Say you have a batch job that does lots and lots and lots of stuff overnight, or even several times an hour. You want to know what's going on with it when you're working on it, so you add print or say statements all over.

say &do( $this ) ;
say &do( $that ) ;
say &do( $the_other_thing ) ;

And it emails you all the time, giving you status updates you don't need. So, you change it.

$debug and say &do( $this ) ;
$debug and say &do( $that ) ;
$debug and say &do( $the_other_thing ) ;

And you have to remember to set the $debug flag for testing.

Along comes IO::Interactive

use IO::Interactive { interactive } ;
say { interactive } &do( $this ) ;
say { interactive } &do( $that ) ;
say { interactive } &do( $the_other_thing ) ;

Now, it can tell if you're running interactively or not, and suppress your prints (by giving a non-writing file handle) when you don't want to print. Absolutely awesome.


Trying The Automation Thing

I think I might have it.

Sikuli, an MIT project, uses the CV library to pattern-recognize places to click. (I'll add links later, or you can Google it.) LINK

It's a bit flaky on Ubuntu, but I got it working out-of-the-box on XP. Which makes me sad, but also gives me progress.

Well, Sikuli on XP on VirtualBox on Ubuntu on old Dell hardware. This is not a fast process. But it seems to be working.

Not a replacement for having access to the API in the first place, but as it doesn't require me to a) decompile a program and b) code Java, I'll accept it.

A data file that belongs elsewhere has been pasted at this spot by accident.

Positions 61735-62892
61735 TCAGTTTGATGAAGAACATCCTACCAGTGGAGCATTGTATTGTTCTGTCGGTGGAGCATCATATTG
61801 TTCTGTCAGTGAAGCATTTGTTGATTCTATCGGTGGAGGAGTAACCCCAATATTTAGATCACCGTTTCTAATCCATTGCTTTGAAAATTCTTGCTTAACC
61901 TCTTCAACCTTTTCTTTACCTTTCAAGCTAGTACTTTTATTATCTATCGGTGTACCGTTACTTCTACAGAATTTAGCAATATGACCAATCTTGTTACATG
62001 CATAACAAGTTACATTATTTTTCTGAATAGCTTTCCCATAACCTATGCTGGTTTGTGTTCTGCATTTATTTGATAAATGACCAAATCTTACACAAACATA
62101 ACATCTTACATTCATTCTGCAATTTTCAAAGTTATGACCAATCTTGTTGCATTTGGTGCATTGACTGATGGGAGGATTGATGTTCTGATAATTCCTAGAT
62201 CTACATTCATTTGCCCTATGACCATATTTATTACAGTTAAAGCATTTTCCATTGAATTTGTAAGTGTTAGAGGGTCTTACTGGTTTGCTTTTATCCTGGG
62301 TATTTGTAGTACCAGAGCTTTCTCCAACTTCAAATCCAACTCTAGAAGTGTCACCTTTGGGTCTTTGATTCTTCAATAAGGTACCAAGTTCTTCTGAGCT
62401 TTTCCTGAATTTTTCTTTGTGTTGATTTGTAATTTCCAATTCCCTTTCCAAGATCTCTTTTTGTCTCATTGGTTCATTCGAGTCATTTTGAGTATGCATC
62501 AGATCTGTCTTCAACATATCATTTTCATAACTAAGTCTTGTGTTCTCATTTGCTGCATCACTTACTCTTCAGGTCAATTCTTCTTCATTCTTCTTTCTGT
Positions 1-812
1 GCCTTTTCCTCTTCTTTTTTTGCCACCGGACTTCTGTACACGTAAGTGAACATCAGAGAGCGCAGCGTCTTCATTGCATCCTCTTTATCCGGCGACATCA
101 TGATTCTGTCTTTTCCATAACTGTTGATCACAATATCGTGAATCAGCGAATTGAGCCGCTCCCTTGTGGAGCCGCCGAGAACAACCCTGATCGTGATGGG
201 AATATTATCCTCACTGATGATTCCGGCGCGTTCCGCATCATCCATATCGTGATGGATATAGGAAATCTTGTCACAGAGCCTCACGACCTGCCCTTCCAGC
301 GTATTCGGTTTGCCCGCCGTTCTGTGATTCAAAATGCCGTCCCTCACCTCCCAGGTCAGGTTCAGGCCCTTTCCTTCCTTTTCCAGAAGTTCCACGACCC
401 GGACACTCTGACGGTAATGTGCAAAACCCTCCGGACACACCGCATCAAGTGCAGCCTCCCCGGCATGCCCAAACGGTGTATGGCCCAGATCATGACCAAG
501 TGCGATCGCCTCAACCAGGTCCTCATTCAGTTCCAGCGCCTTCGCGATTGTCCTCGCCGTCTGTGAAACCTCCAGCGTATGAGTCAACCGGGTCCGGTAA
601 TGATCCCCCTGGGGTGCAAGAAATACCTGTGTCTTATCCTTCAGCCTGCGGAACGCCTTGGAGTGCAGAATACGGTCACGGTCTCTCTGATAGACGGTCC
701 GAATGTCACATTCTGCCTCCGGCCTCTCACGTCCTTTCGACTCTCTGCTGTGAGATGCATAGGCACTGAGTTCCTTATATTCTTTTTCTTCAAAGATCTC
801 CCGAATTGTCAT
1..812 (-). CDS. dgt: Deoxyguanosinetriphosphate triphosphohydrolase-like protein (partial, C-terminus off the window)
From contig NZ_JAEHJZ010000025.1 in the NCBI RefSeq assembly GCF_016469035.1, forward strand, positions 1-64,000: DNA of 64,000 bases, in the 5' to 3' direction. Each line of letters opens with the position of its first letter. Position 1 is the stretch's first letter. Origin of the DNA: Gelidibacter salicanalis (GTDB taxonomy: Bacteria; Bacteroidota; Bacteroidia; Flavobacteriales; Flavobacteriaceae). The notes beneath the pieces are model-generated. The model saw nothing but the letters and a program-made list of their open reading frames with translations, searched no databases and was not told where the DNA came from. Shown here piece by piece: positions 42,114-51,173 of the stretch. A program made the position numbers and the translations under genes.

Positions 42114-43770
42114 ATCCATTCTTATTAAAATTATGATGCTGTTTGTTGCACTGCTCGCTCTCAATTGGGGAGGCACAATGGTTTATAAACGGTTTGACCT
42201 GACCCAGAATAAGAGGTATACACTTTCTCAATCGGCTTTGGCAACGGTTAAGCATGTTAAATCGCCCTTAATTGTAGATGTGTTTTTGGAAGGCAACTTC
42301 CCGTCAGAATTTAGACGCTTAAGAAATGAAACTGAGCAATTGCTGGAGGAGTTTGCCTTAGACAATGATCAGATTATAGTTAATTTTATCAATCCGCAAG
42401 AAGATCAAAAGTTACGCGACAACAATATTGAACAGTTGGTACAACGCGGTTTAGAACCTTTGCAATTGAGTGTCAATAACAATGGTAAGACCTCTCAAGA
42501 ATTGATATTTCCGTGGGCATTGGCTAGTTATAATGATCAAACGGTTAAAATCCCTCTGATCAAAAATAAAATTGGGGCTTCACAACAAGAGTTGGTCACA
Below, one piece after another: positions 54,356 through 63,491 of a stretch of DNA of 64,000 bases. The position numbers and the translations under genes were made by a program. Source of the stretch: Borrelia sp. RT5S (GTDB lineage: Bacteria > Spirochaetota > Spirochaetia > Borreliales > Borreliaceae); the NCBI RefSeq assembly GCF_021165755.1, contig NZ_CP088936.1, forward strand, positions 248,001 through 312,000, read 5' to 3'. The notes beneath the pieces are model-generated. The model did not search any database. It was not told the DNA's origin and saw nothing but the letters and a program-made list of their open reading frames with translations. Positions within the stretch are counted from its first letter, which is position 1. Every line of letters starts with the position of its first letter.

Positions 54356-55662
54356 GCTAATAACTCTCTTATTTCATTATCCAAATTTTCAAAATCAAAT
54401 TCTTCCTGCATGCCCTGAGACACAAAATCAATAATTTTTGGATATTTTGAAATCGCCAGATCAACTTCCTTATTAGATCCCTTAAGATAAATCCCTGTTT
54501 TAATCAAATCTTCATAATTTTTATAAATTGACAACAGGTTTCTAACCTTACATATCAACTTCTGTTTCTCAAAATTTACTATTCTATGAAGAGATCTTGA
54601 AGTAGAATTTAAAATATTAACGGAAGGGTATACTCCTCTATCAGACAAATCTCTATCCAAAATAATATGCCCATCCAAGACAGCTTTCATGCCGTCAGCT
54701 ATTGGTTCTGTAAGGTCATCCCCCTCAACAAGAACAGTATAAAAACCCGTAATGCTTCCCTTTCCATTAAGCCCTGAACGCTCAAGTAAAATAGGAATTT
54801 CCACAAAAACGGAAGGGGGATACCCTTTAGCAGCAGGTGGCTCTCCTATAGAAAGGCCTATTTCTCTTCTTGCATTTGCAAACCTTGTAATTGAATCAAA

Need Help Automating a Java GUI App

When being passed to me, it was described as an "impossible task".

We get big ugly data in a digital form. There is a big Java GUI app that munges it and gives the data in understandable PDFs and tab-delimited formats, which we can then use, or pass to our clients to use.

We want to give the clients the same thing each time, and when there are lots of steps, it's easy for people to forget a step, which makes things inconsistent.

Obviously, we would love to put this in a batchable setup, but we don't really have any way to program with the underlying libraries. So, we have the Java GUI tool. Sucks to be us.

But the goal of automating this mess is still with us.

s/goal/impossible task/mx

I'm looking at a page of tools for testing Java GUIs, but I don't strictly want to test this GUI. I want to bend it to my will. I want to master it like a Jedi masters the wills of the weak-minded. I want to consistantly, first-time every-time, have it follow my every whim, even while I'm miles away and asleep.

To put it bluntly, I want to batch-slap that thing.

Any pointers? I'm running Ubuntu and Gnome right now, but if I can get something to work, I can get a Windows or KDE or Solaris or maybe even Mac to run it on. If I can get it to work.


Absolutely Awesome Perl Modules: Cwd

It's the libraries that make a language. It's nice to have cool ways to do loops and such, but if the tool does the task you need it to do, that's what pays the bills.

This is one I've found very useful. Cwd gives you your current working directory with getcwd and it also takes a relative path or and gives you the absolute path, with abs_path.

This is a small script that sends an image path to gconftool to set as the background image. I call it gconftool is a stickler for absolute paths ('/home/user/Pictures/foo.png', for example), and I could either hack something up to make absolute paths, or I can just use Cwd 'abs_path' ;


use 5.010 ;
use strict ;
use warnings ;
use Cwd 'abs_path' ;
use IO::Interactive qw{ interactive } ;

my $command = join ' ' ,
    qw{gconftool -t string -s /desktop/gnome/background/picture_filename} ;

my $img = shift @ARGV ;
my $bg  = abs_path $img ;

say { interactive } $bg ;
say qx{$command $bg} ;

IO::Interactive is simlarly cool, but we'll get into that later.